–  Approved the appointment of new directors and the Company Secretary.

–  Reviewed, challenged and approved Santander UK’s Annual Report.

–  Received regular updates from Board Committees, via the Chairs.

–  Approved revised Board strategic priorities and terms of reference for the Board and its committees.

 

Santander UK plc   33


Table of Contents

Annual Report 2019 | Governance

    

 

Board Nomination Committee Chair’s report

The Committee has focused

on succession planning and

governance throughout the year

 

 

 

LOGO

 

We continue to ensure
that diversity of thinking
and skills remain
front of mind in our
succession planning.

 

LOGO

 

Shriti Vadera

Chair

24 March 2020

 

 

   

 

Responsibilities of the Committee

Read more on p32

 

Committee membership
and attendance

Read more on p59

   

 

    

 

   

Overview of the year

During 2019, the Committee’s work included: leading the process for several appointments to the Board and for orderly Board succession planning; continuing to develop our long-term Board and management succession planning; reviewing the collective skills and experience of the Board; Board Committee membership and the Board’s Diversity & Inclusion Policy and reviewing various governance arrangements as set out on page 30, including for ring-fencing rule modifications granted by the PRA resulting from changes to the business strategy. In addition, the Committee has ensured arrangements relating to Directors, such as Directors’ interests, terms of appointment and fee and time commitments remain appropriate and take account of good governance standards.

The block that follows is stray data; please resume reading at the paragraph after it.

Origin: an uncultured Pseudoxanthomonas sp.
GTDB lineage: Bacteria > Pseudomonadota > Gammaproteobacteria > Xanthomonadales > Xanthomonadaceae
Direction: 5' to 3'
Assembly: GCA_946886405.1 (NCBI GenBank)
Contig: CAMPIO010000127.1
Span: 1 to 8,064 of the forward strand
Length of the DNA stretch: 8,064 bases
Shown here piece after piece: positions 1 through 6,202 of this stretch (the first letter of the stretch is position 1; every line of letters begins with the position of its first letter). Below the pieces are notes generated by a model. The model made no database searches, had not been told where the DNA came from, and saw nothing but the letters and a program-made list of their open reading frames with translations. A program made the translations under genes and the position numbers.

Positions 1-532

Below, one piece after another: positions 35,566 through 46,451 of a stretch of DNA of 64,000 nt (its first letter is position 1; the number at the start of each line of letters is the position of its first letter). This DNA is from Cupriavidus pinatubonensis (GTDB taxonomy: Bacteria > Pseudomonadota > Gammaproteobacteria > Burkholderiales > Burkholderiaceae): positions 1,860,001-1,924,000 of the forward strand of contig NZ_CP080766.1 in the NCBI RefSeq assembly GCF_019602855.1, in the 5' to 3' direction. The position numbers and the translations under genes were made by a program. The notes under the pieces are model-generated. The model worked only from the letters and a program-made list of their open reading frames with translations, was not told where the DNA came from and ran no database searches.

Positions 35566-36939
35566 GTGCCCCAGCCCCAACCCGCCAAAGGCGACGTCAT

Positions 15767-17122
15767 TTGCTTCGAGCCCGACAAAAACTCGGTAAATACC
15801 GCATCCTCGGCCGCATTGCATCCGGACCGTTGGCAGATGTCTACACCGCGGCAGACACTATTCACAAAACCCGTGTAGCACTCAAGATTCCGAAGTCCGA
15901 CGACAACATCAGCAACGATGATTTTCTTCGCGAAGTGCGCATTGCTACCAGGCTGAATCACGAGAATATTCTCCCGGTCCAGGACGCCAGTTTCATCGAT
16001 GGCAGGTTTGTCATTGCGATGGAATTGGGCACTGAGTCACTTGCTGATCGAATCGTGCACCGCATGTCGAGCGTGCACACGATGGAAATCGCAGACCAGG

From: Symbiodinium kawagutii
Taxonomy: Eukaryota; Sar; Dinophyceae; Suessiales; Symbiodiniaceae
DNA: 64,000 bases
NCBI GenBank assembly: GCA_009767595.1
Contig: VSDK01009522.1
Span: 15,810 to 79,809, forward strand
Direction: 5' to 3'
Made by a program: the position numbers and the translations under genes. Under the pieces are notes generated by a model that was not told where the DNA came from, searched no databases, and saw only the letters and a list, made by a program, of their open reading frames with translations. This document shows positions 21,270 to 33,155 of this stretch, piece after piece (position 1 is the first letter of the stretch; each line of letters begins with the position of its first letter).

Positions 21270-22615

The Committee met on eight occasions in 2019. Detail’s of the Committee’s members and meeting attendance are set out on page 59.

Board changes and Succession planning

The Committee leads the process for Board appointments and ensures plans are in place for orderly succession to both the Board and senior management positions. Board appointments follow a structured, rigorous and transparent procedure designed to ensure they are based on merit and objective criteria and they promote broad diversity to complement and strengthen the Board’s and its Committees’ combination of skills, experience and knowledge. The Committee takes account of views of all the Company’s stakeholders in the recommendations it makes to the Board. The Board retains responsibility for and approves final decisions on these matters.

The Committee instructed Russell Reynolds(1) to lead a search for Julie Chakraverty’s replacement, resulting in its recommendation to the Board to appoint Garrett Curran as an INED.

As I will have completed five years as Chair in 2020, the Senior Independent Director commenced a planned search for my successor, assisted by Spencer Stuart(1), in order to ensure an orderly transition.